Story and photos by Michele Hébert
Cheerful Euphorbia, Heuchera, and Erysimum flowers wave in the spring breeze, while the blue-winged Pipevine Swallowtail Butterfly mingles in the air with honey bees. Rare and exotic trees like the wispy Kashmir Cypress and cartoonish Bunya-bunya tree tower over native irises and feathery yarrow plants. The WPA Rock Garden in William Land Park, built in 1940 as part of the New Deal’s Work Projects Administration, has become a haven for local fauna, a destination for gardeners and photographers, and a refuge for Sacramentans young and old.
It wasn’t always such an Eden. When horticulturist Daisy Mah took over the garden in 1988, it was an overgrown ivy patch. Mah originally envisioned the space as a rock garden interspersed with alpine plants, but she quickly realized that drought-tolerant plants from the Mediterranean climates of the world would be more practical. In this regard, she was a pioneer during a time when water-loving plants like hydrangea and roses dominated public gardens.
Mah studied horticulture at American River College, and went to work for the Department of Parks and Recreation in 1980. Her first charge was the McKinley Park Rose Garden; after nearly eight years she tired of the stodgy monoculture and transferred to the the WPA site in William Land Park. During her tenure there, Mah has created what looks like a primeval wilderness. Creating such a natural look can be a thankless effort, because visitors mistakenly assume it doesn’t require much creativity or maintenance.
While all gardens require maintenance, a public garden needs even more upkeep. Tender seedlings get trampled by midnight visitors, rare bulbs are dug up and stolen, stone retaining walls senselessly torn down. Over the last two decades, Mah has tried not to fret over every disturbance and to maintain an emotional distance between herself and the garden – recognizing that a public garden is for the people. Nevertheless, it has become deeply personal for her, and a garden tour with Mah is like flipping through a family photo album.
She has a story or memory for almost every plant in the garden. The banana shrub plants, for example, are meaningful because a neighbor in her hometown of Walnut Grove had one. Her own mother was an edible gardener who had no use for flowers but as a girl Mah admired the plant for its beauty. When the weather is warm, the flowers open and a banana-like scent reaches pockets of the garden.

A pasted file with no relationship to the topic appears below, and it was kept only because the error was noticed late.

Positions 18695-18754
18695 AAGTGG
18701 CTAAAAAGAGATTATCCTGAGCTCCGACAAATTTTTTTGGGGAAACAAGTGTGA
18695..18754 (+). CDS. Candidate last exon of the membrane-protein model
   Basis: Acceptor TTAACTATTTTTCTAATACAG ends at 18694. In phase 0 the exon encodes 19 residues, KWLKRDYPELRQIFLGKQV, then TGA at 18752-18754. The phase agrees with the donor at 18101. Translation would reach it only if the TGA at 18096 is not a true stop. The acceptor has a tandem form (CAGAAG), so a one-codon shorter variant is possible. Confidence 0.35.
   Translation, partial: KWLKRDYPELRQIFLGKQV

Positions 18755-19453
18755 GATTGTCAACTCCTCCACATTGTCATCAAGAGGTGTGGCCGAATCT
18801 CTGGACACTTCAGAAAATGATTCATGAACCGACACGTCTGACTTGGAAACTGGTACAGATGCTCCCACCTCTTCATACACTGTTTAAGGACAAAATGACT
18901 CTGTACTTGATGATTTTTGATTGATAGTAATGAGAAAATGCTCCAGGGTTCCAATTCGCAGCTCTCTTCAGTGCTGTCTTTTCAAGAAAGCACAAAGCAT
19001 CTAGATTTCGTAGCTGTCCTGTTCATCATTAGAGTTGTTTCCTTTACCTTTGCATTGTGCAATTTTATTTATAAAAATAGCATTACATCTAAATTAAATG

Many of the plants in the garden are not native to California, though they do have low water needs and thrive in Mediterranean climates like ours. But Mah is very proud of the sections devoted to California native plants, and has recently cleared a large section of thicket and replaced it with native seedlings and bulbs. She has been learning about the importance of creating habitats for diminishing populations of native fauna – years ago she planted a few pipevines in the garden in order to attract the above-mentioned butterflies and waited eight years for them to come. Currently researchers from UC Berkeley are using the garden as a study site for honey bee depopulation syndrome because the colony in the garden is so healthy.
It is easy to take a place like this for granted – for many it is a nice path from the parking lot to the duck pond and nothing more. But it’s places like this that make William Land Park so remarkable. In a recession, people search for ways to entertain themselves without spending money, and on a sunny day, the park is a festive scene full of people romping around in the fresh air. Talking to Mah, one realizes how much work goes into a garden like this, and without much financial support. Mah makes good use of the city-owned nursery out by the Executive Airport and spends much of her day there propagating plants from seeds and cuttings. In today’s economic climate, with little money in the budget for public gardens, Mah’s propogation skills are valuable. The city has plans to close down the nursery, but SMUD’s Tree Foundation may take it over, and Mah hopes they’ll allow her a small corner to continue her work.
She takes other cost-cutting measures by using the manure from the park’s Pony Ride ponies and turning it into compost. She has no employees, but she does benefit from the help of a handful of volunteers. Mostly though, Mah takes care of three gardens (she also tends two other gardens in Land Park – one on an island in Boat Pond which Mah reaches by boat; the other between Land Park Drive and the Amphitheater), and does all of the nursery work herself. She is a couple of years away from retirement, and though she clearly loves her job, she seems ready to relieve herself of some of her responsibilities.
When asked about her plans for retirement, she lists her many clubs and volunteer projects. She is a member of the Perennial Plant Club and the California Horticulture Society. In addition, she works on three gardens on a volunteer basis: at Sutter Memorial Hospital, in Locke, and in Midtown Sacramento. The Midtown gig consists of the roundabout island gardens, which she tends as a member of the Green Thumb Brigade.
It is difficult to imagine the WPA Rock Garden without Daisy Mah, and its equally difficult to imagine William Land Park without the WPA Rock Garden. Take a closer look the next time you pass by the garden – located behind Fairytale Town and next to the Amphitheater – and enjoy its hospitable atmosphere.